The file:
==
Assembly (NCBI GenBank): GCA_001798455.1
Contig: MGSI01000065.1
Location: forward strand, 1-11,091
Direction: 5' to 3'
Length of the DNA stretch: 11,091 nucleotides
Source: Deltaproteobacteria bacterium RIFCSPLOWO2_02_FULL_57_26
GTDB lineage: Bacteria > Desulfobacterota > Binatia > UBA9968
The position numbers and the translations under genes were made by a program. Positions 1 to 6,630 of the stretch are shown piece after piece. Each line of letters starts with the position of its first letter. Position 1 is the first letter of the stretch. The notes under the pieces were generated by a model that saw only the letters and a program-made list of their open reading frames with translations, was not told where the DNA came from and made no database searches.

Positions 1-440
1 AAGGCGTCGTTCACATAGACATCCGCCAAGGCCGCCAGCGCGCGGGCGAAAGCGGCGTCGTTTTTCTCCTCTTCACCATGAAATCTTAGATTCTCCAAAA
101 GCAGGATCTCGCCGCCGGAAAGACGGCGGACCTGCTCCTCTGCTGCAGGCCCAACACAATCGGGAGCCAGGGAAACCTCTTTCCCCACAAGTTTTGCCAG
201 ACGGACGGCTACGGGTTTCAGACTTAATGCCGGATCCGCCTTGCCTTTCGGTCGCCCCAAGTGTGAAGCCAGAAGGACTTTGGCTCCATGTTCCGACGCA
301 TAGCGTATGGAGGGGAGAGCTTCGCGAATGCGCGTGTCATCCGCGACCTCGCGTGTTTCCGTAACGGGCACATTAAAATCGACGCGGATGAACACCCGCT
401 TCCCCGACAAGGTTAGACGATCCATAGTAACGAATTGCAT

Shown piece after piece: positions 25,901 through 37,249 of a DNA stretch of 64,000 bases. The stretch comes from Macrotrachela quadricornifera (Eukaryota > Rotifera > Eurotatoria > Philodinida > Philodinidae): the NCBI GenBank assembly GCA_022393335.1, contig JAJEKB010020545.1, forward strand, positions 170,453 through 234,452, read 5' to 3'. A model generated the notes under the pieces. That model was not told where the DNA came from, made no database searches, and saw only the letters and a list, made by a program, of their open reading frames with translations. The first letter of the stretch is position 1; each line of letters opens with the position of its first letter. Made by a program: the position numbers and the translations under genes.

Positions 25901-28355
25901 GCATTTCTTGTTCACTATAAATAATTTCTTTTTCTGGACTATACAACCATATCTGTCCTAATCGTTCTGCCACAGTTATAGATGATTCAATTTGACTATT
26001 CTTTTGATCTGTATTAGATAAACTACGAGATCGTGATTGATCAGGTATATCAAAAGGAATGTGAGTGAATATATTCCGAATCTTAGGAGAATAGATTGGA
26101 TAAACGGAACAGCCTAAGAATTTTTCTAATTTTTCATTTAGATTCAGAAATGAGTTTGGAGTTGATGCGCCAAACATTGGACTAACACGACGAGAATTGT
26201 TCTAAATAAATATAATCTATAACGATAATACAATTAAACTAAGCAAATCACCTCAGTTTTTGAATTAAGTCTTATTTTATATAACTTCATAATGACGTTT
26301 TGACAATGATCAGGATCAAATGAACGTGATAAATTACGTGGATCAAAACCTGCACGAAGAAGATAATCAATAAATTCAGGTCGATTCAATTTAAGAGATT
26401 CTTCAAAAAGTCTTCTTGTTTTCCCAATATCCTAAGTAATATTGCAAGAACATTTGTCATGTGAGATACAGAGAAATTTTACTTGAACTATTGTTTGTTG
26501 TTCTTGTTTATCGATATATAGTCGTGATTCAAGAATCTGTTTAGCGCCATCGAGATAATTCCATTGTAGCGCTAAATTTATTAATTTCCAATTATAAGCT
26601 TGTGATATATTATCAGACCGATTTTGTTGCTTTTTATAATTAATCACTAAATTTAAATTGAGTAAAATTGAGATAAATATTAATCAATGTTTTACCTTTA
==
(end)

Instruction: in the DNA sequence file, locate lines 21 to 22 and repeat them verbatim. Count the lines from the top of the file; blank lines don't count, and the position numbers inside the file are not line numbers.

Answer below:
26301 TGACAATGATCAGGATCAAATGAACGTGATAAATTACGTGGATCAAAACCTGCACGAAGAAGATAATCAATAAATTCAGGTCGATTCAATTTAAGAGATT
26401 CTTCAAAAAGTCTTCTTGTTTTCCCAATATCCTAAGTAATATTGCAAGAACATTTGTCATGTGAGATACAGAGAAATTTTACTTGAACTATTGTTTGTTG